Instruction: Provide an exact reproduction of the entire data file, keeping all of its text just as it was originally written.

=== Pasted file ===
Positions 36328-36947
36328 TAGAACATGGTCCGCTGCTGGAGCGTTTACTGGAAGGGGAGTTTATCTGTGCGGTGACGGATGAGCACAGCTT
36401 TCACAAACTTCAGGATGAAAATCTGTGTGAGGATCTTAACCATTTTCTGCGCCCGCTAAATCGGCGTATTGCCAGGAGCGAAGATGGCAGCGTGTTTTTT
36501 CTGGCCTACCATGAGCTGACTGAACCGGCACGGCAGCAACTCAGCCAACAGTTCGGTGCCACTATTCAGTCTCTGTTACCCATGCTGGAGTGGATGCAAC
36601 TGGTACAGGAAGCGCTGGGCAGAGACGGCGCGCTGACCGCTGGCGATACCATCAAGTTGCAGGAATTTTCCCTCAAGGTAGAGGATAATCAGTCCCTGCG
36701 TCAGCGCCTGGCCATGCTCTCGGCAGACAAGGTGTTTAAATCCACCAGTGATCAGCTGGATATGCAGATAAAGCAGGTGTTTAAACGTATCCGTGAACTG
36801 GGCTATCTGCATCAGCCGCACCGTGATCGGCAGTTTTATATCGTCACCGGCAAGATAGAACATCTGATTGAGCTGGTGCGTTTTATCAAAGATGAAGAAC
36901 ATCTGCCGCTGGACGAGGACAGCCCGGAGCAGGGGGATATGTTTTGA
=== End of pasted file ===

Positions 36328-36947
36328 TAGAACATGGTCCGCTGCTGGAGCGTTTACTGGAAGGGGAGTTTATCTGTGCGGTGACGGATGAGCACAGCTT
36401 TCACAAACTTCAGGATGAAAATCTGTGTGAGGATCTTAACCATTTTCTGCGCCCGCTAAATCGGCGTATTGCCAGGAGCGAAGATGGCAGCGTGTTTTTT
36501 CTGGCCTACCATGAGCTGACTGAACCGGCACGGCAGCAACTCAGCCAACAGTTCGGTGCCACTATTCAGTCTCTGTTACCCATGCTGGAGTGGATGCAAC
36601 TGGTACAGGAAGCGCTGGGCAGAGACGGCGCGCTGACCGCTGGCGATACCATCAAGTTGCAGGAATTTTCCCTCAAGGTAGAGGATAATCAGTCCCTGCG
36701 TCAGCGCCTGGCCATGCTCTCGGCAGACAAGGTGTTTAAATCCACCAGTGATCAGCTGGATATGCAGATAAAGCAGGTGTTTAAACGTATCCGTGAACTG
36801 GGCTATCTGCATCAGCCGCACCGTGATCGGCAGTTTTATATCGTCACCGGCAAGATAGAACATCTGATTGAGCTGGTGCGTTTTATCAAAGATGAAGAAC
36901 ATCTGCCGCTGGACGAGGACAGCCCGGAGCAGGGGGATATGTTTTGA